A Cultural History of Finance by Irene Finel-honigmanA Cultural History of Finance by Irene Finel-honigman

A Cultural History of Finance

byIrene Finel-honigmanEditorIrene Finel-honigman

Hardcover | November 23, 2009

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The world of finance is again undergoing crisis and transformation. This book provides a new perspective on finance through the prism of popular and formal culture and examines fascination and repulsion toward money, the role of governments and individuals in financial crises and how the Crisis of 2008, like others since 1720, repeat the same patterns of enthusiasm, greed, culpability, revulsion, reform and recovery.

The book explores the political and socio-economic factors which determine fallibility and resilience in financial cultures, periods of crisis, transition and recovery based on cyclical rather than linear progression. Examining the roots of financial capitalism, in Europe and the United States and its corollary development in Asia, Russia and emerging markets proves that cultural and psychosocial reactions to financial success, endeavor and calamity transcend specific periods or events. The book allows the reader to discover parallel and intersecting reactions, controversies and resolutions in the cultural history of financial markets and institutions.

Irene Finel-Honigman is Adjunct Professor of International Affairs at the School of International and Public Affairs, Columbia University, USA.
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Title:A Cultural History of FinanceFormat:HardcoverDimensions:352 pages, 9.21 × 6.14 × 1 inPublished:November 23, 2009Publisher:Taylor and FrancisLanguage:English

The following ISBNs are associated with this title:

ISBN - 10:0415771021

ISBN - 13:9780415771023

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Table of Contents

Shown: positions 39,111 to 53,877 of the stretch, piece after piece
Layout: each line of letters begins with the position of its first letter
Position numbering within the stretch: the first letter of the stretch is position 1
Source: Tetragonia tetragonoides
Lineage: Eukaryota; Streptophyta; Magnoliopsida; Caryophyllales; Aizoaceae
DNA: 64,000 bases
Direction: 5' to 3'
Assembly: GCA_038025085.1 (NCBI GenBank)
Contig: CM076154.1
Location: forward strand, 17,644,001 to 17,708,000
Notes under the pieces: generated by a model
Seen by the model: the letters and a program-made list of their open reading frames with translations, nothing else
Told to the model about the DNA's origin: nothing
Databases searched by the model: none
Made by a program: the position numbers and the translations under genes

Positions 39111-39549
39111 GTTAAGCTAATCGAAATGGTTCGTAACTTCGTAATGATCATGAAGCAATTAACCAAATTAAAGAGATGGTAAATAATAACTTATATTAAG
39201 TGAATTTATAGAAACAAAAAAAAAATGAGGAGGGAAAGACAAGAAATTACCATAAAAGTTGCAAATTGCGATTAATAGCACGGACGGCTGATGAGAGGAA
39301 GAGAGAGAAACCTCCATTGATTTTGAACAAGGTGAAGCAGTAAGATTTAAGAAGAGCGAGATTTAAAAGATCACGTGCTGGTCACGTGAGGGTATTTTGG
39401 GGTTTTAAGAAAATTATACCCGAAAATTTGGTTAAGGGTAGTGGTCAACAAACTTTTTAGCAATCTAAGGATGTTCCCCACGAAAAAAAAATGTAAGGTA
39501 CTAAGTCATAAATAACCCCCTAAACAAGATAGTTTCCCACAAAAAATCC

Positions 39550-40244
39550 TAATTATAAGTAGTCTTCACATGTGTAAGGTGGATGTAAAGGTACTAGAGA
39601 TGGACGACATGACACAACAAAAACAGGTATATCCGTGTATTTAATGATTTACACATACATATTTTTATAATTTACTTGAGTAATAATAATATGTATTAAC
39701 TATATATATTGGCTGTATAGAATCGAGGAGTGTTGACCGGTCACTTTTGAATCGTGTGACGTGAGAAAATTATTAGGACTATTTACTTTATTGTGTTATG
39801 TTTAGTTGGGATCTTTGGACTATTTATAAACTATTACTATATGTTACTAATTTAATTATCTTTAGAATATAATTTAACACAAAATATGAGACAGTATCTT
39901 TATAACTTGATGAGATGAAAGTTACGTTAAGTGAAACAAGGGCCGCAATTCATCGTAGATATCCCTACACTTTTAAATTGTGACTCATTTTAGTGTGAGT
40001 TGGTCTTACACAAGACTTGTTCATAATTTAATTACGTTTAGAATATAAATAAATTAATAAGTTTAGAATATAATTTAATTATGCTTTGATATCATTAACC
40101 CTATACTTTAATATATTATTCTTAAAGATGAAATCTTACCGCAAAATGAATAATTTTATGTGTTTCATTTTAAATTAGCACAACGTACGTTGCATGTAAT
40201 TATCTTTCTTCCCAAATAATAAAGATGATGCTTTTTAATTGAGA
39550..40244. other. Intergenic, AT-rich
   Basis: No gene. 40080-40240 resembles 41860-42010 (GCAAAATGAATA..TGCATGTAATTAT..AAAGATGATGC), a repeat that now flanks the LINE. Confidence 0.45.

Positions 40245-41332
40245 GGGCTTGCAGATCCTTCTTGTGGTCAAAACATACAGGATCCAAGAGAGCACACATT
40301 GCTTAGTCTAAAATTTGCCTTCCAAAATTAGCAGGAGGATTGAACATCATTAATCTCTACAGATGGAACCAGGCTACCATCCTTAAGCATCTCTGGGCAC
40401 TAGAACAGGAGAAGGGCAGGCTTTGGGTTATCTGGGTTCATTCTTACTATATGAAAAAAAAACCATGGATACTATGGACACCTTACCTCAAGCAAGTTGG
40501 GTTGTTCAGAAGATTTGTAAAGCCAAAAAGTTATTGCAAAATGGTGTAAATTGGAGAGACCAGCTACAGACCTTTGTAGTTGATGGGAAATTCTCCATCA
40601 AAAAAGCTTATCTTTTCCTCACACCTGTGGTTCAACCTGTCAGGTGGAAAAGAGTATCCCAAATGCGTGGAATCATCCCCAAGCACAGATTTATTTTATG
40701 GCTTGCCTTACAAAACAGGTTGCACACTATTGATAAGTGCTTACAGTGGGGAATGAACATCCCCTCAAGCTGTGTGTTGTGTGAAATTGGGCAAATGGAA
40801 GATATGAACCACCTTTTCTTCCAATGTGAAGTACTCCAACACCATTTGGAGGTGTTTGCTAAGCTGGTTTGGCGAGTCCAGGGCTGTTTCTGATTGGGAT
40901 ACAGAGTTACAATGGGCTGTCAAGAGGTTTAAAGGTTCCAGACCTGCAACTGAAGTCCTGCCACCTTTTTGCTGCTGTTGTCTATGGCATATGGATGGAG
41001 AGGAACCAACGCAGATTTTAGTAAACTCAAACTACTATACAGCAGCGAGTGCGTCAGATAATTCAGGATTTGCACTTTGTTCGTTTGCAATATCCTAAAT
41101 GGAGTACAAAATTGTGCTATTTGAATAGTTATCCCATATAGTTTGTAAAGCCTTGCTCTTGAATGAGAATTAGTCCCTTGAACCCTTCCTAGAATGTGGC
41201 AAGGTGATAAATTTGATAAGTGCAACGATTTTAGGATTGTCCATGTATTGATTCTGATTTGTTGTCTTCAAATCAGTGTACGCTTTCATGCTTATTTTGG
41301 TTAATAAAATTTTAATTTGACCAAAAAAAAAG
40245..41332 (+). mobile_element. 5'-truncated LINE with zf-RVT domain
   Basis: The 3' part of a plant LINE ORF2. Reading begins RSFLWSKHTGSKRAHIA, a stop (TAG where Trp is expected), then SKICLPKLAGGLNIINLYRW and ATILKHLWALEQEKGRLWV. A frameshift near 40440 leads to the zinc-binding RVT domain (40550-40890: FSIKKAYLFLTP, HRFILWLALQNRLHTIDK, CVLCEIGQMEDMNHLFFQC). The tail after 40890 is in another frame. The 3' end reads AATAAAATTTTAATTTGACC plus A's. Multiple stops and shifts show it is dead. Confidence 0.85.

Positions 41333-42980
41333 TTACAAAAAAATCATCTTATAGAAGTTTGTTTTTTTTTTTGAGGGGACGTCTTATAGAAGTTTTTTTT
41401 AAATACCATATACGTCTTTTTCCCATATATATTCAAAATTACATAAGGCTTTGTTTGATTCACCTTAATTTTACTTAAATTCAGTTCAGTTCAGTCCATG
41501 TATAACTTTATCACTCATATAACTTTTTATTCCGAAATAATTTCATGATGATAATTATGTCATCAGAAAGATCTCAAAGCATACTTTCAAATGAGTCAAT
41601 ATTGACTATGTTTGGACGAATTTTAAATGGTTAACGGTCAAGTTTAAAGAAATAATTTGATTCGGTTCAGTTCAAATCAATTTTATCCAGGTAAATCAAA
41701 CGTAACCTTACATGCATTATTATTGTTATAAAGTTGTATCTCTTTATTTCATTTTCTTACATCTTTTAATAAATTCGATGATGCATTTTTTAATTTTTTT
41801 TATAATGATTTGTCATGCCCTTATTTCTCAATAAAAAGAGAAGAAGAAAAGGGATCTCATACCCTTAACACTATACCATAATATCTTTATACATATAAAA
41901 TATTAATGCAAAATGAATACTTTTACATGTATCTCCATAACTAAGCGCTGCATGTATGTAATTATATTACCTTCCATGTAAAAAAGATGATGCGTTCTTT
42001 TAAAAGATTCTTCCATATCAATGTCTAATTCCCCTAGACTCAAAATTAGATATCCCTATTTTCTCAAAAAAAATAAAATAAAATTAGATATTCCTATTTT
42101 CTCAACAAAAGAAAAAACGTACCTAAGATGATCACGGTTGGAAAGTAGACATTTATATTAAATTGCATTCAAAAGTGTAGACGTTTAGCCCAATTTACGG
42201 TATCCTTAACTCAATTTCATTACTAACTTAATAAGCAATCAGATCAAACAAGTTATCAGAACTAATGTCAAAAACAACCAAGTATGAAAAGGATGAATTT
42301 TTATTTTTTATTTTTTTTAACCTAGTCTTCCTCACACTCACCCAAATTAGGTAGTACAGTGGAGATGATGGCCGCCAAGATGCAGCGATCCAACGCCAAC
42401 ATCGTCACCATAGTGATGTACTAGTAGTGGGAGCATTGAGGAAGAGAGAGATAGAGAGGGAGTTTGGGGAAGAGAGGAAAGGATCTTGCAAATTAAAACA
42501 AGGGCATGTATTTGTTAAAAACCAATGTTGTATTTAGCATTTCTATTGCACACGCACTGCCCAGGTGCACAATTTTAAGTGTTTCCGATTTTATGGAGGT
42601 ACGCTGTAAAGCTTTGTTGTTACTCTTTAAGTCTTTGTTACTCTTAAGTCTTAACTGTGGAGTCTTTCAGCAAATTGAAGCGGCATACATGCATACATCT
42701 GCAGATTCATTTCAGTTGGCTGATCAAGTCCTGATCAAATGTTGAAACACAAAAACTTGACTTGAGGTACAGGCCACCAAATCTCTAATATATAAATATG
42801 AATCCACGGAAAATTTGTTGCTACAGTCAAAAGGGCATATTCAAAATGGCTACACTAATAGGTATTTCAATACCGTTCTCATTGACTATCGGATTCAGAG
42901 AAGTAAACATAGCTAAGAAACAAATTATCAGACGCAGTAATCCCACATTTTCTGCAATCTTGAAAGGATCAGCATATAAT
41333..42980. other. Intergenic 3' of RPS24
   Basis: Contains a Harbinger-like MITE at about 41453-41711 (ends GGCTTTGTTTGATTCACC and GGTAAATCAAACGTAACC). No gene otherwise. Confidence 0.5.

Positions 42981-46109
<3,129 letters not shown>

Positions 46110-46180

Preface.  Introduction Part 1. Dead Gages, Naked Debentures 1. Etymology: The Anglo-American roots of financial terminology and its impact on financial semantics  2. Instruments, Agents, Institutions and Financial Centers: Biblical, classical, and medieval to Renaissance references  3. Currency: Silver, gold, sterling, ducats, florins, guilders, ecus, bills of acceptance, letters of credit, bank notes to paper money, stocks  4. Agents: usurers, moneychangers, speculators, merchant bankers, financiers, bankers, jobbers to brokers  5. Institutions: fairs, money markets, exchanges, deposit, banks, central banks  6. Financial centers: Rome, Athens, Constantinople, Florence, Bruges, Amsterdam, London Part 2. Myths, Stigmas and Morality of "Dirty Sexy Money"  7. "Morality and Mammon": Societal, Political and Moral Marginalization  8. Anti -Semitism to Anti-Capitalism  9. Financial Women: Banker¿s wives, Lady Speculators, Whores  10. Paper Money: Lure of the Devil  11. Dante¿s Seventh Circle of Inferno: Counterfeiting, Financial Fraud  12. Financial Bubbles, Manias and Crisis: South Sea Bubble, Mississippi Bubble, Crash of ¿29 Part 3. Metamorphosis: Materialism to Capitalism (1640s to1780s) 13. Secularization, Science, Literacy, Literature: Reading the Market  14. Wealth Distribution and Societal Mobility: Merchants, Banking Dynasties, Financiers, Tax collectors, Bankers  15. Amsterdam, London, Paris: The Market and Society  16. Consumerism to Luxury  17. Moral and Legal Regulation  18. Market concepts, mores and beliefs: Jean Bodin to Adam Smith, Rousseau to Voltaire The Individual and the States Economic Impulses: Stock Exchanges, Central Banks  19. The Bank of England Part 4. Ambivalences of Modernity: British, French, German Capitalism (1815-1900)  20. British Financial Universalism: Dickens to Bagehot  21. Political-Financial Matrix: Capitalism in the name of the Nation  22. British and French Bankers to the Universe: Barings, Rothschild, International and Colonial banking  23. Forging Banking and Market Institutional Identity, Culture, Philosophy  24. Monetary Bipolarity: Saint Simon to Marx  25. French Financial Exceptionalism: Hate the Banker, Revere the Bank  26. The Middle Class: Ascension, Ambivalence, Nostalgia  27. Traders, Speculators, Brokers: The Rise of the Market  28. Prussian to German Financial Power: Institutions and CulturePart 5. Capitalism is Dead, Long Live Capitalism 29. First and Second Gilded Ages: "Dynamic of capitalism and its relationship to the state"  30. The Last Waltz of the Empires  31. Marxism and post Marxist societies: Deconstructing and reconstructing financial culture in former Soviet Union, China and emerging markets  32. Post WWI Cultural Manifestations of Financial Chaos, Inflation, Depression  33. WWII Wartime Finances  34. Bretton Woods: The Americanization of Financial Culture and Global Finance  35. International Finance and Economic Security: The Good, the Bad and the Ugly from Ambrosiano, BCCI to terrorism funding  36. Rogues on the Trading Floor, Knaves in the Boardroom  37. European Monetary Union: Inventing Europe, ECB, Euro, Banking Harmonization  38. Benign neglect to intervention, deregulation, privatization: French, German, British, Japanese Banking  39. Anti- globalization to Anti-Americanism  40. Art, Money, Financial Art Part 6. American financial culture: Model and Myth of American capitalism (1784- 2009).  41. Land of Opportunities: American Old and New Money  42. The New York Stock Exchange  43. Wall Street ¿Main Street myths and dichotomies  44. Debt to Creditor Nation: New Banker to the World, American banks and bankers in international finance, JP Morgan to the Federal Reserve  45. Crash of 1929 and the Great Depression: How do you Regulate American Finance  46. "Cowboy capitalism" from the Civil War to 2001: gold and silver standards, tariffs, monopolies, the "Almighty dollar"  47. Transformation of American Financial Culture: Banks and Bankers 1933-1983  48. American Financial Technology and Innovation: FOREX, NASDAQ, Futures, Derivatives  49. Great American Financial Scandals: Penn Square, S&L, Junk Bonds, Enron, Crisis of 2008  50. Traders Take Charge: Lehman Brothers, Road to Deregulation, Masters of the Universe  51. Too-Big to Fail to the End of Glass Steagall, LTC to Irrational Exuberance  52. The Second Gilded Age: American Wealth Distribution  53. American financial market places: Philadelphia, Chicago, New York  54. The Great Depression, Glass-Steagall Act and US regulatory structures  Conclusion